Old English Wiki
Lesson 3: Nouns Lesson 4: Pronouns Lesson 5: Adjectives

Hi, if you're new to learning languages, then please see a list of common linguistic terms for an explanation of things like "accusative" and "strong verbs".

Personal Pronouns[]

1st pers. sing. "I" 2nd pers. sing. "thou" 3rd pers. sing. masc. "he" 3rd pers. sing. fem. "she" 3rd pers. sing. neut. "it" 1st pers. dual "we two" 2nd pers. dual "you two" 1st pers. pl. "we" 2nd pers. pl. "ye" 3rd pers. pl. "they"
Nom. Ic Þū Hēo/hīo Hit Ƿit Git Ƿē Hī/hīe
Acc. Mē/mec Þé/þec Hine Hīe/hī Hit Unc/uncit Inc/incit Ūs/ūsic Ēoƿ/ēoƿic Hī/hīe
Dat. Þē Him Hire Him Unc Inc Ūs Ēoƿ Him/heom
Gen. Min Þin His Hire His Uncer Incer Ure Eoƿer Hira/hiera/heora/hiora

Notes on personal pronouns:

It should be noted that, in the later Old English period, accusative and dative pronouns began to merge into each other. The pronouns I have put forward are from the earlier Old English period, and I prefer them due to the fact that they offer more distinction betwix the accusative and dative cases.

It is very easy to see the historical link between Old English, other Germanic, and Modern English pronouns. Here is an example: first pers. sing. nom. pron.: Ic (Old English), Ich (German), Ik (Dutch), and I (Modern English).

Interrogative Pronouns[]

Neut. "what" Fem & Masc. "who"
Nom. Hƿæt Hƿā
Acc. Hƿæt Hƿone
Dat. Hƿǣm/Hƿām Hƿǣm/Hƿām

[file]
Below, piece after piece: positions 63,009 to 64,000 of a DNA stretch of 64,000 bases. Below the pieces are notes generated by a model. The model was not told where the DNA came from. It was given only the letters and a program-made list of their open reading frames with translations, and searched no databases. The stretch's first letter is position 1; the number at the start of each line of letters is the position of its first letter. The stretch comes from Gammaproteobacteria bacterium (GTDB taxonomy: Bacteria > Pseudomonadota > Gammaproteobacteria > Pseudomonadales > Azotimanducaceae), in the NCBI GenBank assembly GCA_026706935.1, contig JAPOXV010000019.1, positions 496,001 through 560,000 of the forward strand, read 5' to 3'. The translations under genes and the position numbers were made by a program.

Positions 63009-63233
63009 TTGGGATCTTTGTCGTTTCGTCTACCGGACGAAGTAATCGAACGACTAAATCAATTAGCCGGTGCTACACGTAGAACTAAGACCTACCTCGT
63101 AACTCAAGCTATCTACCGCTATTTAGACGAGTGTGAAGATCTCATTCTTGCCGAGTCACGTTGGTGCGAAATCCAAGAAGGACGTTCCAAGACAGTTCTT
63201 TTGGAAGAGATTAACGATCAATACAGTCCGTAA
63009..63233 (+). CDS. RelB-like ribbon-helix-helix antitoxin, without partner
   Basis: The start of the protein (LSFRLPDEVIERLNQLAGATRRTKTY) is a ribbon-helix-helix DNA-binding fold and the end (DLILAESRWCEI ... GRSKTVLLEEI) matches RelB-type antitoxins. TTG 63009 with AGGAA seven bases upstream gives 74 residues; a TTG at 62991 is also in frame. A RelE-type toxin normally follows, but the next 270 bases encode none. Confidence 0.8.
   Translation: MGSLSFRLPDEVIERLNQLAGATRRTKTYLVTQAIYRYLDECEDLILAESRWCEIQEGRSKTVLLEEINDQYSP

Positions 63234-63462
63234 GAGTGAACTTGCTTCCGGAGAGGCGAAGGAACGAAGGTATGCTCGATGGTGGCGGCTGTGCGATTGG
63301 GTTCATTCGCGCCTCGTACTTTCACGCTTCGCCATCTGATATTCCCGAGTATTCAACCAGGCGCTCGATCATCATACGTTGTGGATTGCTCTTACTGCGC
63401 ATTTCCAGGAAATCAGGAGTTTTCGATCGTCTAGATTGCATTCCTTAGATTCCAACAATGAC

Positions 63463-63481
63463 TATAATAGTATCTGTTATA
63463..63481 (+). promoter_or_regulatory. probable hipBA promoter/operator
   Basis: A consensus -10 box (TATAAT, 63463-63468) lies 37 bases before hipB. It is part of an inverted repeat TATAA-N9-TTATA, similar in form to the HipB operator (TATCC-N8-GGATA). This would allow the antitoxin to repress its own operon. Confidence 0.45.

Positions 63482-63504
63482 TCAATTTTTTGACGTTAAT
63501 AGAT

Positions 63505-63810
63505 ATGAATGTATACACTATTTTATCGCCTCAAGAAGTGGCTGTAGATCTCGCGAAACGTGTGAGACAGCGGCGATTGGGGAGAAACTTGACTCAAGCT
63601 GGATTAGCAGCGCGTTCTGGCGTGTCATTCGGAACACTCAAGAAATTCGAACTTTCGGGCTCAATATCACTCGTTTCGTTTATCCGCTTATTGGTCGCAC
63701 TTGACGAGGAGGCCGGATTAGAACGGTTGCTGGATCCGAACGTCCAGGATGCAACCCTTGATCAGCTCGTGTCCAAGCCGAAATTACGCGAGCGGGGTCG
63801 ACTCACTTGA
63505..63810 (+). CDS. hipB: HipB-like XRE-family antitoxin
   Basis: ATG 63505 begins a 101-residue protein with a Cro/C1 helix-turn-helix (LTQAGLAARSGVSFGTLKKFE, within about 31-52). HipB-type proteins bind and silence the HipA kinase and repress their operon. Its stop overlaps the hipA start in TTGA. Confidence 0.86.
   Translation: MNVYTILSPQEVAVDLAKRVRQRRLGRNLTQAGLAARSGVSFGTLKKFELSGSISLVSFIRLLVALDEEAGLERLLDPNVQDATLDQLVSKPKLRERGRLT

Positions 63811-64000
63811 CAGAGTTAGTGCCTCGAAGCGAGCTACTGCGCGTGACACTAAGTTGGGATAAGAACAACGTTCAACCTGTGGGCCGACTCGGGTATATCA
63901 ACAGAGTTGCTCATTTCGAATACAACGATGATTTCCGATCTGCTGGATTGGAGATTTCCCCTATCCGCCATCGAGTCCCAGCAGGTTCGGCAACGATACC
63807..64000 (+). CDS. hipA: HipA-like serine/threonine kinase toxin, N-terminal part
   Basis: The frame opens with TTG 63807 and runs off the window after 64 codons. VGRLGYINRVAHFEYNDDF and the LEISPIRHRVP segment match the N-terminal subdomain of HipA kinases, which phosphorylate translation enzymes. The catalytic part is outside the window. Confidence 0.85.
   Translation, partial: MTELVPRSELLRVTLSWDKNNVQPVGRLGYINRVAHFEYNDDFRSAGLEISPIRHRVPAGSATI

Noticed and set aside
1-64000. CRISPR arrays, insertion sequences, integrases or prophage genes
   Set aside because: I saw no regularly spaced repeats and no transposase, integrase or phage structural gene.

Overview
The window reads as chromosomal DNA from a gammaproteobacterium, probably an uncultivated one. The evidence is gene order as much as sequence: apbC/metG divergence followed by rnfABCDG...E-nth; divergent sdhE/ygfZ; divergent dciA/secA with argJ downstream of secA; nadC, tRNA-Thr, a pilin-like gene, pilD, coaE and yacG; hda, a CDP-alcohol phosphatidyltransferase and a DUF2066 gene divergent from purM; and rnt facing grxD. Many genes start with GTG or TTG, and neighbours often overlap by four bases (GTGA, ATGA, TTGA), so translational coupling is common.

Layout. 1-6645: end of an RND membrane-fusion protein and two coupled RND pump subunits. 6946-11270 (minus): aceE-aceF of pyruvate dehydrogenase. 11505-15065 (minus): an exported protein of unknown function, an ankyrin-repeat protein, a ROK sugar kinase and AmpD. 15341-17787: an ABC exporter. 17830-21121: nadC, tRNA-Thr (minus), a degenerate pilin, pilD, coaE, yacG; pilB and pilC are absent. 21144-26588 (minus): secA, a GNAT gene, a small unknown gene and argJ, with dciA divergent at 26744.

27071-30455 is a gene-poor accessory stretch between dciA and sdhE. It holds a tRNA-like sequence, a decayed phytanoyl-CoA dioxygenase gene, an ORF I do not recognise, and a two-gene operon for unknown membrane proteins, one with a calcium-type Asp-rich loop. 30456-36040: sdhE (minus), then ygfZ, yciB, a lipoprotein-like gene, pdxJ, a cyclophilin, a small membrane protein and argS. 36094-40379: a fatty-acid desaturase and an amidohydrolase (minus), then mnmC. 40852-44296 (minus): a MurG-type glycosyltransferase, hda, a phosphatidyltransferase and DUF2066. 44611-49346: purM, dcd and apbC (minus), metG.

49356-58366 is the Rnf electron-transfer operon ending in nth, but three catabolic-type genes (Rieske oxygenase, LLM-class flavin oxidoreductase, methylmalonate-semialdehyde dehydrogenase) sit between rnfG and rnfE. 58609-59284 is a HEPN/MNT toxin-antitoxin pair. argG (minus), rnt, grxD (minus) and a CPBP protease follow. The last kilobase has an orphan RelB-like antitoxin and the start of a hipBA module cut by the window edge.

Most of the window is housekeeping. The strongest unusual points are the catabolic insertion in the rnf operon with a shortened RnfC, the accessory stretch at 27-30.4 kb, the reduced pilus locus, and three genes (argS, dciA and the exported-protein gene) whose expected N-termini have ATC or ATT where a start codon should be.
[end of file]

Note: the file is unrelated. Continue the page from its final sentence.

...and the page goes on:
Gen. Hƿæs Hƿæs
Ins. Hƿȳ/Hƿon Hƿȳ/Hƿon

Notes on interrogative pronouns:

It is also easy to see the link betwix Old English and Modern English pronouns here: hwȳ into why (but the meaning has changed a little over history for those two), hwǣm into whom, whæs into whos, hwā into who, hwǣt into what.

Other Pronouns[]

Relative Pronoun[]

This pronoun corresponds to Modern English who, which, and that. E.G. "the person whom I despise is a wick fellow indeed","that which I find to be distasteful is indeed undesirable", and "the thing that I ran into was a possum".

There were a few different words being used back in Old English for the relative pronoun, these being:

The word "þe" is most common, which is fully indeclinable and could, therefore, lead to a bit of confusion in the gen. and dat. cases.

There is the definitive article (e.g. "se/þæt/sēo"), which could lead to some confusion.

The definitive article and the word "þe" together, separated or not (e.g. "se/þæt/sēo þe", but this can be confusing and might appear to mean "that which" or "she/he who", and not simply "who/that/which". Thankfully, you can do them unseparated: "se/þæt/sēoþe", which would not lead to any confusion).

For a pronoun+relative pronoun (e.g. corresponding to Modern English "what, who" as in "I take what [that which] I like!") in one word, use the definitive article, e.g. "Ic nam, þæt ic wolde," ("I took what I wanted.")

Demonstrative pronouns[]

The demonstrative pronouns correspond to Modern English "that" and "this" as both pronouns and adjectives/articles.

Masc. sing. Neut. sing. Fem. sing. Pl.
Nom. Se Þæt Sēo/Sīo Þā/Þē
Acc. Þone Þæt Þā Þā
Dat. Þǣm/Þām Þǣm/Þām Þǣre Þǣm/Þām
Gen. Þæs Þæs Þǣre Þāra
Ins. Þȳ/Þon Þȳ/Þon Þǣre Þǣm/Þām

Masc. sing. Neut. sing. Fem. sing. Pl.
Nom. Þes Þis Þēos Þās
Acc. Þisne Þis Þās Þās
Dat. Þissum Þissum Þisse/Þisre Þissum
Gen. Þisses Þisses Þisse/Þisre Þisra
Ins. Þȳs Þȳs Þisse/Þisre Þissum

Notes on the demonstrative pronouns:

The first demonstrative pronoun is also the word for "the".

They are often used instead of the third person pronouns, I.E. "Se ne was gōd mē" ("He wasn't good to me"), "Sēo is wīġin" ("She is a warrior-woman"), and "Iċ Sæld hit þām" ("I gave it to him").